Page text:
Halls Peak Highlights
Halles Peak Exploration Licences
Prime Exploration Targets
Around Halls Peak (the inferred volcanic centre) the sequence contains three target types derived from two distinct phases of mineralisation:
Views on potential of Halls Peak supported by Major Miners
Massive sulphide deposits characteristically occur in clusters of several deposits and areas subjected to mature exploration can contain a giant deposit. Halls Peak is a prime exploration area as it has not, until now, been subjected to modern airborne geophysical exploration.
“There is undoubtedly room for large deposits to occur…. In summary it is felt that the probability of commercially interesting deposits existing at Halls’ Peak is quite high. At least three mineralised horizons involving 8,000 metres of favourable argillites are shown…” C. E. Palethorpe, BHP Melbourne Research Laboratories, 1974
“An ore body in the order of magnitude of ten million tonnes at 30% combined base metals and 150 – 300 g/t silver is possible.” AMOCO, 1983
“Halls Peak, …. is a classic sedex massive sulphide system with potential to discover a large, Mt Isa sized deposit.” Greg McKelvey, Retired Vice President Phelps Dodge sedex systems South America 2006. Mr. McKelvey has given consent to publish his findings.
The VTEM survey flown has potentially located such a predicted target
Multiple High Grade Small Tonnage Zn, Pb, Cu, Ag Lodes
Known deposits. All deposits discovered originally from outcrop.
Several other similar-scale deposits discovered to date but not included in above table.
Note not JORC compliant. The average grades have been calculated from limited assay data, insufficient to provide an accurate measure. The measurements have been undertaken to provide both "ballpark" estimates of possible resources and readily testable exploration concepts for shallow DSO. Based on drill hole data, open file exploration reports and mapping by the Geological Survey of NSW.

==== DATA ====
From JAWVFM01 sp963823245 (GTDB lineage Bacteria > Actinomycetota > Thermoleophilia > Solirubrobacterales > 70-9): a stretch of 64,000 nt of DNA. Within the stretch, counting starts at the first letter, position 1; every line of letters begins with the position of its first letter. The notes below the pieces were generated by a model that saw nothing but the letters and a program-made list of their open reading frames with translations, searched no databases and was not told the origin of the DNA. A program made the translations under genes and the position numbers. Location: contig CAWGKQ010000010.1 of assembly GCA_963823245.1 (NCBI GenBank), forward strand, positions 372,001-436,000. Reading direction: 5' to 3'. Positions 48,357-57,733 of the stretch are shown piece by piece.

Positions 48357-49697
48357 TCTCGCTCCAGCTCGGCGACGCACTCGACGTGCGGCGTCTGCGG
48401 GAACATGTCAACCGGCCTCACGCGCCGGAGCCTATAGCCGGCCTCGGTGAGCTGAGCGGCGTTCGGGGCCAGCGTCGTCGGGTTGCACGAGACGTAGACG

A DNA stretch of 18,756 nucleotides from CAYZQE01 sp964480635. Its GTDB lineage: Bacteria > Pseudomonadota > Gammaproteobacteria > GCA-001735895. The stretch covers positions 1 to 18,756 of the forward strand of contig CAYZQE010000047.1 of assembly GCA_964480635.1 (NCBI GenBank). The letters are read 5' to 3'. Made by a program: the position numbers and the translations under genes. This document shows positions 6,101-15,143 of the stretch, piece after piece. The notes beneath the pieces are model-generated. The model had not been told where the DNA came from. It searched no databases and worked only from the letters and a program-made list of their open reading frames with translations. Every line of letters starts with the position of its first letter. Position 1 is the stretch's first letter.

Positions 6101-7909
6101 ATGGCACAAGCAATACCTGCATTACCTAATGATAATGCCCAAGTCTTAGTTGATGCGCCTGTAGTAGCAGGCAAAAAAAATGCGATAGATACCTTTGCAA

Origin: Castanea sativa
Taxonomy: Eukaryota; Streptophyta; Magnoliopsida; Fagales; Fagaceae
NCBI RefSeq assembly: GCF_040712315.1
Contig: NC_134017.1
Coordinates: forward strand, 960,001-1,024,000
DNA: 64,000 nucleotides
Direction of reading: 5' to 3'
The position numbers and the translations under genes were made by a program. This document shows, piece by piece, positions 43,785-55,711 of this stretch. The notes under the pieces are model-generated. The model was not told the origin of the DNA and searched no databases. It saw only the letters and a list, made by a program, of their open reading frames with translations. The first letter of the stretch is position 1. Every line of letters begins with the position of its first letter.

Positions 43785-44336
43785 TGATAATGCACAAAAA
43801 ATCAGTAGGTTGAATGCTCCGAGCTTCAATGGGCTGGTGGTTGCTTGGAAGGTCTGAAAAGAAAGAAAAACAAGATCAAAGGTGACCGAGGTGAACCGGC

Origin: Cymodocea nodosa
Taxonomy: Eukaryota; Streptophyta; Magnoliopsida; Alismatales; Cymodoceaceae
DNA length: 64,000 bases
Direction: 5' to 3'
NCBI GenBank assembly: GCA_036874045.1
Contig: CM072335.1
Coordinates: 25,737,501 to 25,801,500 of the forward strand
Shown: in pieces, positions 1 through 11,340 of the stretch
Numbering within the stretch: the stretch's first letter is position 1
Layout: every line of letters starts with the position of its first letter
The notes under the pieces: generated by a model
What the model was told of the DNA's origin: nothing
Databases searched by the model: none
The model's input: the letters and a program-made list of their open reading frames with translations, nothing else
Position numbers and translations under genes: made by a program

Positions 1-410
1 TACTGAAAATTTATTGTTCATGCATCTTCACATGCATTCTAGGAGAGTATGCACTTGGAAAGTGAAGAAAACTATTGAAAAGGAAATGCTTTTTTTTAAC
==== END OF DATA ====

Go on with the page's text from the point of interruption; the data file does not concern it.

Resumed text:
High Grade Shallow Intersections 2013 Drilling Gibsons Mine
Drilling confirms multiple closed-spaced ‘stacked’ lenses/lodes
DDH HP026: Section of HQ core from 37.3-38.3m downhole
High Grade DSO
DDH HP 027, portion of core from 1.9 metres (53.80 – 55.70m downhole) at 27.1% Zn, 8.7% Pb, 1.5% Cu, 59.0g/t Ag
Some High Grade Silver Zones
Prime Exploration Targets
Large tonnage (100,000 – 100mt) massive sulphides. Drill Ready Targets Identified
Geotech’s Halls Peak Heliborne VTEM Survey
Results Display Some Anomalies Consistent with Potential Massive Sulphide Deposits
Greg McKelvey, Retired Vice President Phelps Dodge sedex systems South America 2006, after studying geochemical vectors, predicted that the potential site for the formation of a large sedex deposit would be located immediately east of the growth fault hosting the copper-rich Sunnyside and Mickey Mouse Deposits Prediction now strengthened by the discovery of a large flat lying VTEM conductor at depth at this location.
CLASSIC ‘TEXTBOOK’ SEDEX-STYLE ANOMALY
FAULTS CONTROL THE ANOMALIES (Shown in pink)
Figure Below has 2012 VTEM Conductors plotted on 1978 NSW Geol. Survey structure map. Precisely abuts growth faults, potentially classic feeder structures discharging into grabens! The historic mines along the main western growth fault are copper-rich, a further diagnostic characteristic – vector to discharge structure CLASSIC ‘TEXTBOOK’ SEDEX-STYLE ANOMALY FAULTS CONTROL THE ANOMALIES (Shown in pink)
NOTE: The broad conductive zones could be the response of an economic Zn-Pb-Cu-Ag sulphide body but equally could be response of pyritic carbonaceous (graphitic) black shales with sub-economic sulphides.
Normally highly Conservative Geophysicists have stated “These conductors appears to terminate against the same northeast-southwest structures which are spatially associated with several historical workings. These should be the highest priority for ongoing exploration. Evidence of source migration from early to late time towards these faults may be indicating thickening sulphide closer to the fault. This does not appear to be consistent with typical VMS systems, but may be more aligned to sedimentary exhalative (SEDEX) processes.” Southern Geoscience Consultants Pty. Ltd. 2012.
Halls Peak VTEM Conductor Setting is Analogous to McArthur River Deposit
Comparison of Halls Peak potential SEDEX Deposit (left figure in pink) with McArthur River Deposit (right)
Deep Conductor and Structure Fits Classic SEDEX MODEL, SIGNIFICANT POTENTIAL Simplest Fit
Many Additional Quality VTEM Targets, e.g. Halls Peaks Spike Island Modelled Anomaly Similar to Caber Deposit Canada
last updated 30/05/2016